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Looking for good role models

Brooks Smith | Wednesday, October 27, 2010

The other day I was reading in the bathroom, as I normally do when nature calls. The book I had (hastily) selected for my time of need was an English translation of “Cyrano de Bergerac.” For those not in the know: Cyrano is an unusually eloquent man who also bears the unfortunate cross of a longer-than-average nose, rendering him unattractive to women. He is in love with his cousin Roxanne, but she prefers the handsome Christian, but Christian is really dumb, so Cyrano nobly decides to help Christian seduce Roxanne by putting words in his mouth. Christian dies in battle before he and Roxanne can consummate their marriage, and Cyrano nobly hides his role in the seduction from Roxanne until he is on his deathbed.

Now Cyrano used to be one of my favorite stories, and I’m still carried along by the sheer momentum and craft of the play. But rereading it in the water closet yesterday I had a revelation: Romantically speaking, Cyrano is a terrible role model. And that started me thinking of all the other terrible role models in literary history — among them Cinderella, Romeo and Juliet, and Edward Cullen.

Why is it that it’s so difficult to accurately portray a functional relationship? One answer might be that dysfunction makes for more compelling reading. There must be a reason most fairy tales end with “and then they lived happily ever after.” But is it that all the interesting stuff happens before the ending — or that capturing “happily ever after” in less nebulous terms is beyond the literary skill of the tale-spinner?

But the vague-out of “happily ever after” is by far less pernicious than the romanticisation of tragedy and drama which works like “Cyrano” and “Romeo and Juliet” perpetuate. Where “happily ever after” simply glazes over the inevitable difficulties in sustaining a serious romantic commitment, tragic romances like these actively work against the goal of finding a happy relationship.

“Cyrano” is bad because it hides Cyrano’s fear of rejection under the guise of his lavish self-sacrifice. When Christian comes along it’s a huge relief for Cyrano: all of his pent-up emotion can finally have a safe channel that won’t damage his relationship with Roxanne. Roxanne doesn’t have to put on the red light for Cyrano (telling him to stop), she can green-light Christian’s forward progress. As much as Cyrano proves his courage on the battlefield, in love he is a coward.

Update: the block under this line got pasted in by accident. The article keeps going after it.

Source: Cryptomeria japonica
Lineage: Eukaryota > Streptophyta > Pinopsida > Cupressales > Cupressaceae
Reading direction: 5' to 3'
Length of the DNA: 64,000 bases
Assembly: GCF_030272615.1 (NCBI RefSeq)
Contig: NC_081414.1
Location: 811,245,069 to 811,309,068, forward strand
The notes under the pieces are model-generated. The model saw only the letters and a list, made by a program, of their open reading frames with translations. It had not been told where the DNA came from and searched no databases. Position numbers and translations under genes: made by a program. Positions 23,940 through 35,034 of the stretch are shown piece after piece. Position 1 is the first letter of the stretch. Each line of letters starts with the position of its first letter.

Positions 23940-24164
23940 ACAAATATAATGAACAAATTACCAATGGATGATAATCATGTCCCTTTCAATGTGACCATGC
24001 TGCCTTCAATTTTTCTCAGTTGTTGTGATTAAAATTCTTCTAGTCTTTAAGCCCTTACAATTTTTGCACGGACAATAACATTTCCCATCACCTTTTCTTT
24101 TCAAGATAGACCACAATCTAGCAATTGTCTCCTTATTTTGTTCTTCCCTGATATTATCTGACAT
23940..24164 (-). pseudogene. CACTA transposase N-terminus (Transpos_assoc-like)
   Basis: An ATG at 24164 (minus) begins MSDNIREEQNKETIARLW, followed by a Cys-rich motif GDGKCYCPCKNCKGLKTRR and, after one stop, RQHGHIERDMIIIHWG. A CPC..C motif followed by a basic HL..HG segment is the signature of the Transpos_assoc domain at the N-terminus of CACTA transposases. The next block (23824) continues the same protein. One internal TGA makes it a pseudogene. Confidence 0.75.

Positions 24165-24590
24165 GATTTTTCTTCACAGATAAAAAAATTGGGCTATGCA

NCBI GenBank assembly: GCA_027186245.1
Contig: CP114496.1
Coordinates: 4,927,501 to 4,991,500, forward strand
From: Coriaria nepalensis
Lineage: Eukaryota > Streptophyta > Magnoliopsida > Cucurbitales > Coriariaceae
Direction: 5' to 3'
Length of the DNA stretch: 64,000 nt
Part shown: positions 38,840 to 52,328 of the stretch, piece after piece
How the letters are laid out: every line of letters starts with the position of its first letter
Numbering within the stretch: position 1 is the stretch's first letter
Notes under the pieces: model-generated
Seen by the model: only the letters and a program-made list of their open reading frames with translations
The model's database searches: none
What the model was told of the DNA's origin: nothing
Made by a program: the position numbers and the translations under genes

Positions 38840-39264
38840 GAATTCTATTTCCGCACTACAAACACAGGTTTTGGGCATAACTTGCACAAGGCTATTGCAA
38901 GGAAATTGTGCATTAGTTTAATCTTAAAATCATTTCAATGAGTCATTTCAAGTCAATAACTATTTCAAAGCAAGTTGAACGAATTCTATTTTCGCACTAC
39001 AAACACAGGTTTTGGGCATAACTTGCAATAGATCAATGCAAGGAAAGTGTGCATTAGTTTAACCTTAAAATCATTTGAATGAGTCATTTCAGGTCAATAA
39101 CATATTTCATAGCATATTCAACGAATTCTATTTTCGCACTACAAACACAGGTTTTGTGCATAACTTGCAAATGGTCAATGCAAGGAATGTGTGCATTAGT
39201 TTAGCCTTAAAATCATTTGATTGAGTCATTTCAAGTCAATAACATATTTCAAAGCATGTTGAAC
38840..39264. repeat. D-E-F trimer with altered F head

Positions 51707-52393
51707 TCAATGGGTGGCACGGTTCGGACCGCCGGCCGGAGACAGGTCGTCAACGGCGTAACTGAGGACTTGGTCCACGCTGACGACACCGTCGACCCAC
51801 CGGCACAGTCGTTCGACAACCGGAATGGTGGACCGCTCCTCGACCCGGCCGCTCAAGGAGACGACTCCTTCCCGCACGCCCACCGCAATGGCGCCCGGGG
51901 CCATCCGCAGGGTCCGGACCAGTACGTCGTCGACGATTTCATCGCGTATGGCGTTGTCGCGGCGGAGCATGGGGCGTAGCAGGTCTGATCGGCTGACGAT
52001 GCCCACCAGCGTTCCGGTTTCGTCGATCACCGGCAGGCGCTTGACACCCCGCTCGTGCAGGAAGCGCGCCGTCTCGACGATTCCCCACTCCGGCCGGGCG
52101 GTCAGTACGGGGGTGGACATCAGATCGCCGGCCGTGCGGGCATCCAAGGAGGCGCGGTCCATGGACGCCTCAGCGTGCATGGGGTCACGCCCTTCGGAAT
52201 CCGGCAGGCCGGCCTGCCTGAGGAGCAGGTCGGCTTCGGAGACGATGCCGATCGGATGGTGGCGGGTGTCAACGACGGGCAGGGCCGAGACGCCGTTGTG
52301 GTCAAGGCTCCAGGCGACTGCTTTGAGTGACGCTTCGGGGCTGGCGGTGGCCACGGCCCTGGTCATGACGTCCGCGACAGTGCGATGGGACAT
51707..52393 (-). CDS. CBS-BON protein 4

“Romeo and Juliet,” one of the best-known and worst-written of Shakespeare’s plays, is equally awful. Its status as an archetype belies the monumental stupidity of all characters, not least that of R and J themselves. It’s actually painful to read how much angst and perfectly metered, excellently rhymed, terrible teen poetry Shakespeare managed to pack into this play. What truly galls is that at the end Shakespeare has the Prince of Verona declare, “For never was a story of more woe/Than this of Juliet and her Romeo,” thereby elevating their callow and foolish actions to an inappropriately large scale. Flawless execution of a bad idea doesn’t make the idea any better (see: Twilight, Showgirls, Pride and Prejudice and Zombies).

It may be as hard to write about a good relationship as it is to have a good relationship, and no doubt most writers have managed neither. Or to be more exact: it may be as hard to write well about a good relationship as it is to have one — documentations of happy relationships from the parties involved tend to be cloying and irritating (if Facebook is a good barometer of such things). So there’s the challenge: write a story about a happy relationship that can’t be turned into a self-help book for the lonely or anthologized in “Chicken Soup For The Soul.” I will offer a large monetary prize to the winner of this contest, which I’m calling the Burger King Love Story Contest in hopes of attracting a certain wealthy corporate sponsor. Submissions can be anytime between now and my graduation. Let’s get it started.

 

Brooks Smith is a senior. He can be contacted at bsmith26@nd.edu

The views expressed in this column are those of the author and not

necessarily those of The Observer.